7. “No man putting his hand to the plough, and looking back, is fit for the kingdom of God” (Luke IX:62). Behold a faithful picture of a relapsing sinner. Mark the words no man. No one, says Christ, who begins to serve Me, and looks back, is fit to enter heaven. According to Origen, the addition of a new sin to one committed before is like the addition of a new wound to a wound just inflicted. If a wound be inflicted on any member of the body, that member certainly loses its original vigor. But, if it receives a second wound, it shall lose all strength and motion without hope of recovery. The great evil of a relapse into sin is that it renders the soul so weak, that she has but little strength to resist temptation. For, says St. Thomas, “after a fault has been remitted, the dispositions produced by the preceding acts remain.” Every sin, though pardoned, always leaves a wound on the soul. When to this wound a new one is added, the soul becomes so weak that, without a special and extraordinary grace from God, it is impossible for her to conquer temptations.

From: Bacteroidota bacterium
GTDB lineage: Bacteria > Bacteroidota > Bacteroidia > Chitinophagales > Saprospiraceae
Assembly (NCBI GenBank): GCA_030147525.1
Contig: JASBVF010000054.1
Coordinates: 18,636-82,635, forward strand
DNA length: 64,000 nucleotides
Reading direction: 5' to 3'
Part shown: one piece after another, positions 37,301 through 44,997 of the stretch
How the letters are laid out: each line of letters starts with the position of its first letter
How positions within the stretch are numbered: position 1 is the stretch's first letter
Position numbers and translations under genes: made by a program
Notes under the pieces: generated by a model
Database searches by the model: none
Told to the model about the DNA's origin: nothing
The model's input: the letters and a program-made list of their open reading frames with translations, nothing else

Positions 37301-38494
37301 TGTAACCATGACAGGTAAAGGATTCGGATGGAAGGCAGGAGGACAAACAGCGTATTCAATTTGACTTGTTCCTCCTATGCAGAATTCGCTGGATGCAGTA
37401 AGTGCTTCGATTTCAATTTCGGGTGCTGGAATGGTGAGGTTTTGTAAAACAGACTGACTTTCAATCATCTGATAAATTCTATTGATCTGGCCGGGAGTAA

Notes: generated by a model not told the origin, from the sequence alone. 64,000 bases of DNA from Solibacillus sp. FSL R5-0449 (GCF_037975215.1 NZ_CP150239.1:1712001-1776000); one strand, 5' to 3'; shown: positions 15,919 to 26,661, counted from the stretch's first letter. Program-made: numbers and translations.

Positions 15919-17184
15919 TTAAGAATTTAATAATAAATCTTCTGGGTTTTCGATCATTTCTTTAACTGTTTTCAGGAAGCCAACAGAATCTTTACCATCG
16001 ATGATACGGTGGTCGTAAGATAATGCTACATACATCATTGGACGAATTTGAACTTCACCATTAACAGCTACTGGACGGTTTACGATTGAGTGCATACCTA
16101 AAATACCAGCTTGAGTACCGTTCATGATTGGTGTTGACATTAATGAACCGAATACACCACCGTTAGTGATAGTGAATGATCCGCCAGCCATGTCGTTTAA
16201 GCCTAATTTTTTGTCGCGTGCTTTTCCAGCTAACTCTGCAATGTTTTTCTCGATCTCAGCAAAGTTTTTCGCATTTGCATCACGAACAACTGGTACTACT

8. Let us, then, brethren, tremble at the thought of relapsing into sin, and let us beware of availing ourselves of the mercy of God to continue to offend him. “He,” says St. Augustine, “who has promised pardon to penitents, has promised repentance to no one.” God has indeed promised to pardon all who repent of their sins, but he has not promised to anyone the grace to repent of the faults which he has committed. Sorrow for sin is a pure gift of God. If He withholds it, how will you repent? And without repentance, how can you obtain pardon? Ah! the Lord will not allow Himself to be mocked. “Be not deceived,” says St. Paul; “God is not mocked” (Gal. V1:7). St. Isidore tells us that the man who repeats the sin which he before detested, is not a penitent, but a scoffer of God’s majesty. And Tertullian teaches that, where there is no amendment, repentance is not sincere.